Penal Substitution Theory: This theory sees the atonement of Christ as being a vicarious, substitutionary sacrifice that satisfied the demands of God’s justice upon sin. With His sacrifice, Christ paid the penalty of man’s sin, bringing forgiveness, imputing righteousness, and reconciling man to God.

All of these theories may possess some aspect of truth. Paul never “spells it out,” though in Romans 5 he explores the consequences of the cross:  “We have been justified,” “we have peace with God”, and we “rejoice in hope of the glory of God.”

It’s the past, present and future of our wonderful life with Jesus! When Jesus died on the cross, and when I received that “by faith”, then I was “justified”. I am now treated “just-as-if-I’d never sinned!”

And so “We have peace with God.” The war is over, the conditions of surrender have been drawn up. Peace is declared. And that past completed action of the cross brought us into a new place, into the “grace in which we stand.” And we have gained access only “by faith.” Nothing to do with how good our performance is, or how clever we are!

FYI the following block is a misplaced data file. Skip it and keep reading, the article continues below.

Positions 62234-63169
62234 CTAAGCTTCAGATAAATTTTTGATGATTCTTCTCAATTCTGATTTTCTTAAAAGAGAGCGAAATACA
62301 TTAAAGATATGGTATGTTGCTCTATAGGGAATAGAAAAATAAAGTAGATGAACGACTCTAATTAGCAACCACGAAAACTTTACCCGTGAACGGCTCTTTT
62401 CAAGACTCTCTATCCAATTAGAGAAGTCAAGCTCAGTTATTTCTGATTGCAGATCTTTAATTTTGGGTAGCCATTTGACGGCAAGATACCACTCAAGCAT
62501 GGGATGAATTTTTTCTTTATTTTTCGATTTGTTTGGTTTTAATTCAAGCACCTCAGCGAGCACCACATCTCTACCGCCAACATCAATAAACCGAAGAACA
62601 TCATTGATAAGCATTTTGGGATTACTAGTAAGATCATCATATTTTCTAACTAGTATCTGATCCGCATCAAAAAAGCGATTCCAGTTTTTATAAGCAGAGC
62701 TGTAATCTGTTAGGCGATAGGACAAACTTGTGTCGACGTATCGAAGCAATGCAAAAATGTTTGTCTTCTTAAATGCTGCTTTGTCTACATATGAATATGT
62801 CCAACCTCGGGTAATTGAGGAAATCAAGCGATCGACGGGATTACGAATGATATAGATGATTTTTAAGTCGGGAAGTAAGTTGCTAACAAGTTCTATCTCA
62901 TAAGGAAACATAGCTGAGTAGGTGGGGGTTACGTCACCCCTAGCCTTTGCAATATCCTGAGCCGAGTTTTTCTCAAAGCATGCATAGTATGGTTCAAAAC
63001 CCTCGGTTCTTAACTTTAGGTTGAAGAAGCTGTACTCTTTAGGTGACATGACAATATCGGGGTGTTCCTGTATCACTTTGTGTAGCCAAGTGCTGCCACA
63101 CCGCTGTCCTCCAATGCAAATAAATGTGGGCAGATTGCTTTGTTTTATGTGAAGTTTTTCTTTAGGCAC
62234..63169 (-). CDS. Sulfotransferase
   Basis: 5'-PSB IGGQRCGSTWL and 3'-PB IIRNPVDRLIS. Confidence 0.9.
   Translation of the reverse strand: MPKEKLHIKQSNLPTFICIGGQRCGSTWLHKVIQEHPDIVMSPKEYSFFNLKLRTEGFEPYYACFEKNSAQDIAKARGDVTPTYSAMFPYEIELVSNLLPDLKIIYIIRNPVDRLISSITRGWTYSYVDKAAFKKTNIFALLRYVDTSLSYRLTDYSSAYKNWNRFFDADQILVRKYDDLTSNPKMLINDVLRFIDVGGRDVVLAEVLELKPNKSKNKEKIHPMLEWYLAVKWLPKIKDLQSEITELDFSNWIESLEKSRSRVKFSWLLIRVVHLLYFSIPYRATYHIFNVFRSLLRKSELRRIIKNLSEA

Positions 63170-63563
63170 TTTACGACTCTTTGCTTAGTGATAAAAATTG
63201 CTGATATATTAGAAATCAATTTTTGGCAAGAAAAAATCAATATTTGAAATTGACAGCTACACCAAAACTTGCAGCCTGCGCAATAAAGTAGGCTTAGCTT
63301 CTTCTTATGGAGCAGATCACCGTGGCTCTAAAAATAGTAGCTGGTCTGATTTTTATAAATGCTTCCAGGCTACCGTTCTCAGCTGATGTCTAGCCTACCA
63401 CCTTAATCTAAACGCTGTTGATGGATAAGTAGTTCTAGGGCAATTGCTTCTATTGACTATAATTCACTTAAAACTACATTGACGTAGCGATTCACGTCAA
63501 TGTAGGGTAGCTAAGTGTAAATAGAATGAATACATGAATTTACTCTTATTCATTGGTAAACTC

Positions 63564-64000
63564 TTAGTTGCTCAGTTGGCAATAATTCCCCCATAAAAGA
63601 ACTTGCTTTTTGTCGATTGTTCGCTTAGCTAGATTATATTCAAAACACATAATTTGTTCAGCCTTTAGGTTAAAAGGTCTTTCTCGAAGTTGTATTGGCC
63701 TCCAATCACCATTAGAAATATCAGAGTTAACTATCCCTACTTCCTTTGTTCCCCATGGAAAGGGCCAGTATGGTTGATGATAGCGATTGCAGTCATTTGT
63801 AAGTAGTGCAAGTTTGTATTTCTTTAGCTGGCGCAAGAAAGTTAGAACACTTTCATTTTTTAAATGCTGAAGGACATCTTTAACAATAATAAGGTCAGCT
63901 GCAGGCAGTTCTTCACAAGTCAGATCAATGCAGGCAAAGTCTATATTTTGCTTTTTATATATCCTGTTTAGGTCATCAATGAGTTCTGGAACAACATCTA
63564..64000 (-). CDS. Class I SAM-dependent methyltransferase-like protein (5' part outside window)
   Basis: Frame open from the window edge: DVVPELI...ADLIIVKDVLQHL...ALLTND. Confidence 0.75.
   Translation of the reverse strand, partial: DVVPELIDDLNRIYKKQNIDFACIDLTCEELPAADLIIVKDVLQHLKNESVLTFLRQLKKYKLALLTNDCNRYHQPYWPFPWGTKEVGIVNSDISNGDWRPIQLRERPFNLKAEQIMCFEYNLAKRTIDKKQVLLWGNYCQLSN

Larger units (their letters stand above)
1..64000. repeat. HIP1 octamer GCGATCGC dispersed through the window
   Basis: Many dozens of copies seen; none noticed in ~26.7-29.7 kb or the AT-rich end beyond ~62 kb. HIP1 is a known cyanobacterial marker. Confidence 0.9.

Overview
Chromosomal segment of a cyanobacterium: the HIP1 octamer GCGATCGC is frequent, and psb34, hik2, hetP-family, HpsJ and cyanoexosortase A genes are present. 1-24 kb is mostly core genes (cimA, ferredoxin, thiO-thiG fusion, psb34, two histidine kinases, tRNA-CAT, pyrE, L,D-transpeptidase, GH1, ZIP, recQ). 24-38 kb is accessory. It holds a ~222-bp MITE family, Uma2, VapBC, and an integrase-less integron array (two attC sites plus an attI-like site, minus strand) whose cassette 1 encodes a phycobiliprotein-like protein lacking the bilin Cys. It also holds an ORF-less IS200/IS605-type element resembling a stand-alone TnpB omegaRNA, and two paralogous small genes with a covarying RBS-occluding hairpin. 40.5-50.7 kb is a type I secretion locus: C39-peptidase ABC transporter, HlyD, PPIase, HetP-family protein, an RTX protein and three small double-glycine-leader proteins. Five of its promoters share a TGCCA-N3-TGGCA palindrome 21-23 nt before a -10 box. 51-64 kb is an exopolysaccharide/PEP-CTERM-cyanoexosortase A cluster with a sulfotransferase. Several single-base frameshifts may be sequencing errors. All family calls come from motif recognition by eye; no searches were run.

And so we rejoice! The Greek word is very strong: it suggests and shouting out in pleasure, whirling about in total abandon. We rejoice not only for this present situation- this grace where we now stand – but we rejoice in the prospect of the glory that is to come! We rejoice “in hope of the glory of God.”

Peace, grace and glory: what a wonderful supply!

I became a follower of Jesus because of two basic problems. Those problems related to my past, and my future. From the past, I carried the burden of a thousand wrong decisions, with all their sad consequences. From the future I drew all sorts of anxieties and fears.

Guilt for my past and anxiety for my future. That’s the alternative to the grace that Jesus offers. What an astonishing life we have been brought into, in Christ. It’s a life where I find peace, at last; where I stand in grace and where I anticipate glory now and to come.



  • Go through the various theories offered here and suggest the pluses and minuses of each.
  • When you first came to Christ, how did you think about the cross? Has your understanding changed now? If so, in what way?